Business Intelligence Manager: Your 2024 Career Guide

Written by Coursera Staff • Updated on

Business intelligence is integral to strategic decision-making in companies and organizations. Learn more about business intelligence management and whether it's the right career choice for you.

[Featured Image] A business intelligence manager and a colleague are working at a computer, looking at a business intelligence dashboard.

Business intelligence (BI) managers manage teams of business analysts and programmers tasked with generating the insights required to make strategic business decisions. If you enjoy data-driven work and the responsibility of leading a team, then you might consider a career as a BI manager. 

In this article, you’ll learn more about what a BI manager is, does, and how much they earn. At the end, you’ll also learn what you need to do to become one and explore flexible, cost-effective courses that can help you gain job-relevant skills today.  

What is a business intelligence manager?

A business intelligence manager is a management professional who manages a team of programmers, business analysts, and data analysts tasked with collecting and analyzing information in order to help business leaders make better, data-driven decisions. As a result, business intelligence managers must pair a deep understanding of business intelligence (BI) and data analysis with well-honed skills in management and communication. 

Depending on the organization in which they work, business intelligence managers and their teams may influence everything from marketing campaign strategy to resource management and an organization’s financial investments.  Some common industries in which business intelligence professionals are employed include government agencies, financial investment, and management consulting.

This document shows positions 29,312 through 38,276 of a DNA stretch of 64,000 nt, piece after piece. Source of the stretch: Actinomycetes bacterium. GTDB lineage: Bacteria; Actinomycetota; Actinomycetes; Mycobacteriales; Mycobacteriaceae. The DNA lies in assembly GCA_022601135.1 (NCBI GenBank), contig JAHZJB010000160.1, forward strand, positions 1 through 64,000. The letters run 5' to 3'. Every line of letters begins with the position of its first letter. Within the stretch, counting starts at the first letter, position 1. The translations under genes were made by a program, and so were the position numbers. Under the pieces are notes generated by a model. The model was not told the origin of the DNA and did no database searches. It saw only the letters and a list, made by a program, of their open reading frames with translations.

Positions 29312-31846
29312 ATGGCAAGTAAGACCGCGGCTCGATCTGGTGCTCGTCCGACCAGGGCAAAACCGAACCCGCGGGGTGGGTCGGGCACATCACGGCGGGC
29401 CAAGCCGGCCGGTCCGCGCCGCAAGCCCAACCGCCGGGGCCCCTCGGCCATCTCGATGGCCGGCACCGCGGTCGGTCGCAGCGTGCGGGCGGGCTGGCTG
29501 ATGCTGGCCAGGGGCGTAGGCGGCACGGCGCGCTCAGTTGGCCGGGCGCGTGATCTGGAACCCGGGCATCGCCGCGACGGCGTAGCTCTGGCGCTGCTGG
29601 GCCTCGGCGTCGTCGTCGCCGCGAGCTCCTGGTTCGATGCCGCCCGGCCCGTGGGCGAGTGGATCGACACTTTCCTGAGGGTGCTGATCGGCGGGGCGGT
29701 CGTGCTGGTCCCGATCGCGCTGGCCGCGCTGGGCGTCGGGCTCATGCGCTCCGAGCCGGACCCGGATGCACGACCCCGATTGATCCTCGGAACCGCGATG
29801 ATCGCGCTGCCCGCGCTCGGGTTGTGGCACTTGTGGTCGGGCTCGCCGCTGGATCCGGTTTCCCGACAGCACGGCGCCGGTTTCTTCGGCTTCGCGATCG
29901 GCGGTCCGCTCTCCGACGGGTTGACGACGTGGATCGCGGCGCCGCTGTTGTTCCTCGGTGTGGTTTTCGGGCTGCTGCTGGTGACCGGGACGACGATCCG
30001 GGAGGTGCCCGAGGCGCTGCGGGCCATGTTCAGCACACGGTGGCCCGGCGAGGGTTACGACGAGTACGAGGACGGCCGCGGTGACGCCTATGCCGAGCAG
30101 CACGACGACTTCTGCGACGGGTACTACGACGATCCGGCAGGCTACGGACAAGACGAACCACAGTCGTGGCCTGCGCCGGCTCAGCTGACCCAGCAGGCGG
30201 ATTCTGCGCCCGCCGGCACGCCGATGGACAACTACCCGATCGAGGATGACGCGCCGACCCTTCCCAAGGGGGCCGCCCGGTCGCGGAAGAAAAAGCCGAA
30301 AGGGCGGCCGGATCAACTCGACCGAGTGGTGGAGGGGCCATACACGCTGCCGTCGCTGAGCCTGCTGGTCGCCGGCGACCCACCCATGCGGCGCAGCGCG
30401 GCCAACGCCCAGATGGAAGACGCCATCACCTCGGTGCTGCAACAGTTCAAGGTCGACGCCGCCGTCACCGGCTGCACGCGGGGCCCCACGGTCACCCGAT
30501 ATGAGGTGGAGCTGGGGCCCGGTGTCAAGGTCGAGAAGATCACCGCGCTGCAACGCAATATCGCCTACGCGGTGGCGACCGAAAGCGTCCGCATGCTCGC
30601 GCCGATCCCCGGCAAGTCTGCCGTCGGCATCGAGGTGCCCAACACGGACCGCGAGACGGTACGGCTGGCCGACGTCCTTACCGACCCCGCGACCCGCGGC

Read more: What Is Business Intelligence and Why Does It Matter?

Duties and responsibilities

A business intelligence manager's precise duties and responsibilities will vary from one organization to another. Nonetheless, there are some common tasks you’ll likely perform as a business intelligence manager in the work world. Some of the most common responsibilities include: 

  • Overseeing a team of BI professionals, such as analysts and programmers.

  • Sourcing and gathering relevant data to achieve business objectives. 

  • Presenting research findings and insights to upper management and leadership. 

  • Hiring and training new team members. 

Business intelligence manager salary and job outlook 

Business intelligence managers earn a higher-than-average salary and have a positive job outlook in the coming years. 

According to Glassdoor, the average base salary for business intelligence managers in the United States was $120,356 as of September 2023 [1]. That’s significantly higher than the median pay for all jobs in the nation, which the US Bureau of Labor Statistics (BLS) put at $46,310 as of May 2022 [2].